It was a cool, cloudy afternoon, bang in the middle of August. The usual precursor to rains – massive torrential rains. I parked my bike outside. Borewells being dug all over the place had left a thick coating of light grey dust all over it. No amount of manual cleaning would be enough. And being August it would be criminal not to use rain water for this. It rained. After it stopped I dragged the bike inside. But the cement was now a sloshy coating on the bike. Wasn’t quite the rain I had been expecting. And unfortunately that’s what I would have to be satisfied with the rest of the season.
BBMP, through a rare stroke of common sense, decided to ban boring wells in Bangalore unless some restrictive conditions are met, like no other source of water around. But then, BBMP being BBMP decided to enforce that ban from December, which left open a huge window of 5-6 months for people to dig all they wanted. This explained the sudden spurt in borewell digging all over Bangalore in August. Of all the months during which you could forgive people digging borewells, if you indeed can somehow, it would have to be August or September, mainly because the rains can clean up after the deed. The main ones happened in August – the two most painful ones as we had to clean up both indoors and outdoors after they left. It’s been close to two months now and I can still find the dust outside.
2011 was a watershed year, as in literally, for Bangalore. There were many nights I would wake up and have to close the windows to prevent the room being flooded. The one-man cane swing outside would have to be brought in at the first sign of clouds. Nayandahalli used to get flooded and I’d have to WFH four days a week. Thursday early evenings I would have to stand in the shade of sidey bars on Mysore road wondering why it had to pour only at that point and why it couldn’t have waited a few more minutes so that I could take refuge in posher Chandra Layout.
To give some brief stats, September sees around 200mm of rains in Bangalore. This year saw bright sunny skies till the 13th when it poured out 45mm over one night. After that, the clouds returned to envelop the mornings, raising hopes but dissipating into beautiful sunsets every evening. Except that there is no beauty in not raining when it should. There was some hope towards the end, but it was barely anything and this year would probably rank as one of the worst in terms of rains and Bangalore.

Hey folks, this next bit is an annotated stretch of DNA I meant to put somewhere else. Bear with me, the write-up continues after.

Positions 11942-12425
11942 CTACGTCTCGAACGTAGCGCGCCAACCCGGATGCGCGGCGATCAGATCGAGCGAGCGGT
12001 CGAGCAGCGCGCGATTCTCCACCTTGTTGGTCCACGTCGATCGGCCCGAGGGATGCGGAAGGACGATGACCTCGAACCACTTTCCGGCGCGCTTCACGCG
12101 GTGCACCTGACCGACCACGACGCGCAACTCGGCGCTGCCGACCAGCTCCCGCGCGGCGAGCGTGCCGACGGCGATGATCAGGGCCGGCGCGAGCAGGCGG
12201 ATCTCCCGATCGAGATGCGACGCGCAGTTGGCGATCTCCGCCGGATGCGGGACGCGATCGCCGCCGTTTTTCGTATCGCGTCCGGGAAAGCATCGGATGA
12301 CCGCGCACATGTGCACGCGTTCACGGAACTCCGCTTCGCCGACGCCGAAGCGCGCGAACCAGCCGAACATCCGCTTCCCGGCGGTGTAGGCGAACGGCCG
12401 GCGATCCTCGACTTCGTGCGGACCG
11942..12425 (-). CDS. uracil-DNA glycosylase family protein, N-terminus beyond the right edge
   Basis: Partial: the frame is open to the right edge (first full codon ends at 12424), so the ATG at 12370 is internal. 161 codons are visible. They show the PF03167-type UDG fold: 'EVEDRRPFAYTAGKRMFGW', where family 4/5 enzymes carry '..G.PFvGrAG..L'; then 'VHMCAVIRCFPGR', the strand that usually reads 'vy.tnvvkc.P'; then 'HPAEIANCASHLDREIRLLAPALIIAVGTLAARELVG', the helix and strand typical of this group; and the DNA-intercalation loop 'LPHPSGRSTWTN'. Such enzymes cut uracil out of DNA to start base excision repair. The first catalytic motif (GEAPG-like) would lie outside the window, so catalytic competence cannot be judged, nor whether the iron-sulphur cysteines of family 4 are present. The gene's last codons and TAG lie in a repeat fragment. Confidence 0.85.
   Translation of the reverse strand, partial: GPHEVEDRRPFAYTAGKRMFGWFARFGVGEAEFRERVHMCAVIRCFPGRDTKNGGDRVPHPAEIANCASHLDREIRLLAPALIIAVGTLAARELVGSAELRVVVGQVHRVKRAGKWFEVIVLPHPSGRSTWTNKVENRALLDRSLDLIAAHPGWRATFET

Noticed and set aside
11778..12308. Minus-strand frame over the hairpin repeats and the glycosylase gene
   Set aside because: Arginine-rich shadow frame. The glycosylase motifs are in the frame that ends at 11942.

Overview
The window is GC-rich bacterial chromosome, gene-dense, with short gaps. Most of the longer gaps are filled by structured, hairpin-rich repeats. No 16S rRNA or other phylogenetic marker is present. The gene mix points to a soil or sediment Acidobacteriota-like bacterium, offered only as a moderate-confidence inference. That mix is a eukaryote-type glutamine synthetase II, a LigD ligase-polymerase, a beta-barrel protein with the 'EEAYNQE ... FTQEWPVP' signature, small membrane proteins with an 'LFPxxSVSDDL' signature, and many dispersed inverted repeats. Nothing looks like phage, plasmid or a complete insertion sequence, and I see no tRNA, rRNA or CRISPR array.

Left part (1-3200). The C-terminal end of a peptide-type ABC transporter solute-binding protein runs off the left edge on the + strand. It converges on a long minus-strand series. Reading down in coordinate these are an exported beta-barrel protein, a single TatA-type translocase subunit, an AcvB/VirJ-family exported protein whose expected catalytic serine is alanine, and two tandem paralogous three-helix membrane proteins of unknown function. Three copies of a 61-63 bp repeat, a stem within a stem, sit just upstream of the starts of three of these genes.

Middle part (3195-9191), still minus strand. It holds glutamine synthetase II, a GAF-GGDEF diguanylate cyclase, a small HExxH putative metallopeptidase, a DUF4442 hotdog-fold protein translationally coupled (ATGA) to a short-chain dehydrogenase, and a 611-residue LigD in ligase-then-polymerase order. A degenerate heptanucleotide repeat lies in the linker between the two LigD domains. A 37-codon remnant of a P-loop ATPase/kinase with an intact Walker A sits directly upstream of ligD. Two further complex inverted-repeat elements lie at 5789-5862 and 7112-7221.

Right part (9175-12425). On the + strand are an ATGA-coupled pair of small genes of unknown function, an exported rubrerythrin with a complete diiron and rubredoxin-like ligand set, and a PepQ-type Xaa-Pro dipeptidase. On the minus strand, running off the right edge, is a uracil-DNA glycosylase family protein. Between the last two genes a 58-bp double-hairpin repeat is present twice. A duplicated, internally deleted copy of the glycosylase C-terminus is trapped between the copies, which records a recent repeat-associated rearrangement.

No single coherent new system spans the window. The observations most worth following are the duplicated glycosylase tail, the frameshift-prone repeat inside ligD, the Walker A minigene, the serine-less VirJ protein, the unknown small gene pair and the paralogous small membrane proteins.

September also saw the annual destroy-the-lakes day this year which meant that the few spots of solace I have were strewn with smelly garbage. Again I wished for rains to clean them up. Again they deserted me and Bangalore. Combined with the garbage clearance mess, it has been one messy time in Bangalore history.
October is the start of the NE monsoon. This is the gloomiest month of the year more or less as along with the NE monsoons, it also sees low-pressure areas forming along the Bay of Bengal and cyclones hitting the east coast causing clouds and rains in Bangalore. This year, the nights are cold, with the temperatures dipping to the late teens. The days start bright and sunny, but I need a sweater to go to work every morning. The evenings are hot – 30+, something unusual for Bangalore. Average max is around 28. Combined with the lack of rain it’s an outpouring of dust all around.
I believe in seasons. This is one reason I love Bangalore, and non-tropical cities. With Seattle it used to be those light green leaves and cherry blossoms sprouting marking spring; darker leaved fuller trees for summer; yellow, orange and red ones to mark Fall; and the barren ones for winter. They mark the progression of time and indeed, are associated with memories for me.
There is the yellow and purple spring in Bangalore with a mild chill in the morning; the hot summer which starts off with the pleasant smell of summer holidays and the chirping birds by mid to late March; the pre-monsoon bursts of May to cool off the summer, the monsoons heralded by the heavy winds of June; the wet months of July, August and September, the gloomy months of October and November; followed by the cold nights and chilly but sunny days of December and January.
In a way it feels like a routine, and I love routines, especially meticulously made ones. Which naturally means it is hard for me to come to terms with routines being missed out. Considering that the monsoon months mean I can’t head out somewhere, I should be celebrating and traveling out. But the thought of looking upon starved fields, forests and animals has made me stay put. There have only been the bike rides to Bidadi and then through the villages to Magadi road, and the sight of Manchanabele, though still breathtaking(thanks mainly to the elevation from which you approach it), is depressing with the lack of water flowing in the Arkavathi.
And as expected, the Cauvery is drying up and the issue flares up again between the two states. Considering that the farmers along the delta are generally paddy and sugarcane ones and hence generally are rich farmers, the real loss is for wildlife and the environment. This would mark another year where the Cauvery would not reach the Bay of Bengal.
Whole eco-systems – natural and synthetic- are built around seasons and the timely arrival of the appropriate weather. As I say, it’s never good if it doesn’t rain when it has to. Oh well, let’s hope there is some salvaging from the rest of the months. Going to be a long, hard and dry summer next year otherwise.